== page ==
I grew up in a home where domestic violence was a way of life and as a child I heard and saw thing no child should ever see or hear. A place where home was not safe but filled with fear and anxiety and where my voice was never heard. No safe arms to run into to tell me it was going to be ok, in fact we never discussed it, not once that I remember. I felt like I was on my own taking care of myself and my own feelings and fears at a very young age. I often felt like I was the adult in the house frequently standing in between two adults who were arguing and fighting and telling them to stop.
I felt like I was the only one who knew that fighting and hitting and arguing were wrong, especially in front of the kids. I felt like I didn’t matter, like my feelings didn’t matter and more like a piece of furniture in the house, rather than a child who should be loved and cherished. I was just sort of there and that was it, having to watch all this play out in front of me. I never felt like had a safe place to say how I felt about anything so those feelings stayed bottled up inside of me for years, and even as an adult voicing those feelings I always felt like they were downplayed in some way. Now I realize that I don’t need any outside validation of my feelings or my pain. but they just are what they are on their own and all they need is my own validation.
Not feeling safe, never feeling safe and all that I saw and heard was another wrung on the PTSD ladder. I lived it for years, day in and day out carrying the weight of the world on my shoulders and unable to utter a word about it. Then later on when I got married it was to someone who carried on the domestic violence when he was drunk. I divorced that man after making a promise that my children would never see and hear the things that I did and I kept that promise. The cycle had to be broken for my kids because there was no way I wanted them to ever know what abuse felt like and how much it hurt.
Definition of Domestic Violence:
“Domestic violence and emotional abuse are behaviors used by one person in a relationship to control the other. Partners may be married or not married; heterosexual, gay, or lesbian; living together, separated or dating.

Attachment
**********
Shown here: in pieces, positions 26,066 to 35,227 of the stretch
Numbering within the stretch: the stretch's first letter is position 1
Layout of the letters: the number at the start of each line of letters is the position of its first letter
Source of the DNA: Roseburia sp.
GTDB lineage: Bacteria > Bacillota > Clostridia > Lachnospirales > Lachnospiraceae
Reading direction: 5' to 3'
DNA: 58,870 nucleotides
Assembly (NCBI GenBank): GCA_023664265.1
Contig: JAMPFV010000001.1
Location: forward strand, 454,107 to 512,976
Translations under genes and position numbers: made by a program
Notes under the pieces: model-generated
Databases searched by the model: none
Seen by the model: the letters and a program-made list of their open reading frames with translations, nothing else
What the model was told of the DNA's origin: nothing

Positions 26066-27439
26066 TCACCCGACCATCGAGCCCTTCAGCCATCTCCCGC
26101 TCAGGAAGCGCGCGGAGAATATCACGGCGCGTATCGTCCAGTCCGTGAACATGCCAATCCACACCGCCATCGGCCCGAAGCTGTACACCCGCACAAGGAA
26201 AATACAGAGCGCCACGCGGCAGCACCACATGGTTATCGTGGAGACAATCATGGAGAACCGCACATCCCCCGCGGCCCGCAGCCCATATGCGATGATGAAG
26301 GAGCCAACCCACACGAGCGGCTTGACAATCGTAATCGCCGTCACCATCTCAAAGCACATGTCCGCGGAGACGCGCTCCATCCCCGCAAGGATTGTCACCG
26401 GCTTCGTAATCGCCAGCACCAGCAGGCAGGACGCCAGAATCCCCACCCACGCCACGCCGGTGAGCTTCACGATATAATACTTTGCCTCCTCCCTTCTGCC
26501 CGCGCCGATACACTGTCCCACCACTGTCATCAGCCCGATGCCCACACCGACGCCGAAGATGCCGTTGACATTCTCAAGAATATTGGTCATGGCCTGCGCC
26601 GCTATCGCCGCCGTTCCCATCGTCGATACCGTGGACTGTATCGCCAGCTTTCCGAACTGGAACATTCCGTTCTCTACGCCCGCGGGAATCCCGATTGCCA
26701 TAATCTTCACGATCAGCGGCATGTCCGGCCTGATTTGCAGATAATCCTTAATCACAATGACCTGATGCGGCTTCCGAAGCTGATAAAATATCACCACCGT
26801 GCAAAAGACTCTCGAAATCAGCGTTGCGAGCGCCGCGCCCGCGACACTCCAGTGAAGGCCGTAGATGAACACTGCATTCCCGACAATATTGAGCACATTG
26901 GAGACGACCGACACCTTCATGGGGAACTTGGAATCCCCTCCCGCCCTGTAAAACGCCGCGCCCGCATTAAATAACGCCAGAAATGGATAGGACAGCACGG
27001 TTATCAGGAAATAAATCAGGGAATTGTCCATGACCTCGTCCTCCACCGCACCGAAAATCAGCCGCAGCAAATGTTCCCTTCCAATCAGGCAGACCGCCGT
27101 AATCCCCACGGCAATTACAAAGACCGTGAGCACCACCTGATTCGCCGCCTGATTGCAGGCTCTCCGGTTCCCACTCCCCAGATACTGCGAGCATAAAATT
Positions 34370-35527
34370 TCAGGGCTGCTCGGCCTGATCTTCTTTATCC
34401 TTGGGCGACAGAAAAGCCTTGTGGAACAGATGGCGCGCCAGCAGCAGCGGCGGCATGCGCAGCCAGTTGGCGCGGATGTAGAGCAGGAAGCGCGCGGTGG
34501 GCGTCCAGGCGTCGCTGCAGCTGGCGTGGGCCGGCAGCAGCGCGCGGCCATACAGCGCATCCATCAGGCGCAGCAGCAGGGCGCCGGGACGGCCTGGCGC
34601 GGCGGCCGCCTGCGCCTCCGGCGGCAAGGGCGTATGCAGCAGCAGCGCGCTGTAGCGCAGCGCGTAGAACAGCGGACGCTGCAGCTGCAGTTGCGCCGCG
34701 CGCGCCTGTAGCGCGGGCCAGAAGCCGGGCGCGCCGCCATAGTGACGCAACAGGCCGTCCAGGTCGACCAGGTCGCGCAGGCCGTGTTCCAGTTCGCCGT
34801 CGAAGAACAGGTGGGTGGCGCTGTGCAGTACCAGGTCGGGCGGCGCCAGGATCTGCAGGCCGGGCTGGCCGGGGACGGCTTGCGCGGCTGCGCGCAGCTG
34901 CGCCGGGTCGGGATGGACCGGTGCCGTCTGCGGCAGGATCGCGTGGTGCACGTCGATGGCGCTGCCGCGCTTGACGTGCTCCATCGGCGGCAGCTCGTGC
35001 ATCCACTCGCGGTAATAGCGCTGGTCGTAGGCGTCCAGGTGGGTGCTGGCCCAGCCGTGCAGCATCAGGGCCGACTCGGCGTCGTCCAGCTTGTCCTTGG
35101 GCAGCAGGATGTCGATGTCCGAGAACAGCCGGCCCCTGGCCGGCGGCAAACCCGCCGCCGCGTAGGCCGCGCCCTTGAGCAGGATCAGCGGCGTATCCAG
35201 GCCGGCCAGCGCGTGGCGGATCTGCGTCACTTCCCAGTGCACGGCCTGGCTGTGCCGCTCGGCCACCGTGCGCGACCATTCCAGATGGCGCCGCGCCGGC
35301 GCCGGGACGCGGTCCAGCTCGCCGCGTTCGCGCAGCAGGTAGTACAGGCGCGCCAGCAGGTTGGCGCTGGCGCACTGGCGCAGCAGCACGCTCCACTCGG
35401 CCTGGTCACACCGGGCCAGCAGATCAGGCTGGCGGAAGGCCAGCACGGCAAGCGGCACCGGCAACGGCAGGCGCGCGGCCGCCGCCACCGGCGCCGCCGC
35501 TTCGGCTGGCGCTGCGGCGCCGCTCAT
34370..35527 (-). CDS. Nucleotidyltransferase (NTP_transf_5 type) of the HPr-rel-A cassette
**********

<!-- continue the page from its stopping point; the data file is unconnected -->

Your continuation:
Examples of Abuse Include:
- name-calling or putdowns
- keeping a partner from contacting their family or friends
- withholding money
- stopping a partner from getting or keeping a job
- actual or threatened physical harm
- sexual assault
Violence can be criminal and includes physical assault (hitting, pushing, shoving, etc.), sexual abuse (unwanted or forced sexual activity), and stalking. Although emotional, psychological and financial abuse are not criminal behaviors, they are forms of abuse and can lead to criminal violence.
The violence takes many forms and can happen all the time or once in a while. An important step to help yourself or someone you know in preventing or stopping violence is recognizing the warning signs listed on the “Violence Wheel.”
ANYONE CAN BE A VICTIM! Victims can be of any age, sex, race, culture, religion, education, employment or marital status. Although both men and women can be abused, most victims are women. Children in homes where there is domestic violence are more likely to be abused and/or neglected. Most children in these homes know about the violence. Even if a child is not physically harmed, they may have emotional and behavior problems.”
Impacts of Family Violence on Children:
“Family Violence research indicates that even when children are not direct targets of violence in the home, they can be harmed by witnessing its occurrence. Children who live in situations of family violence can suffer immediate and permanent physical harm, even death. They can also experience short and long-term emotional, behavioural and developmental problems, including post-traumatic stress disorder.
In some cases of physical and sexual abuse, the victims have considerable problems with behaviour, negative peer involvement, depression, anxiety, violence to others, developmental delays, irregular school attendance and inappropriate sexual behaviour.
It is known that witnessing family violence is as harmful as experiencing it directly. Often parents believe that they have shielded their children from intimate partner violence, but research indicates that children see or hear many of the incidents. Children who witness family violence suffer the same consequences as those who are directly abused. In other words, a child who witnesses intimate partner violence is experiencing a form of child abuse.”
If you or someone you know is experiencing domestic violence, get help and leave immediately. If you have children, please don’t think that by staying for the children’s sake you are doing them any favours: you are actually causing them great harm instead.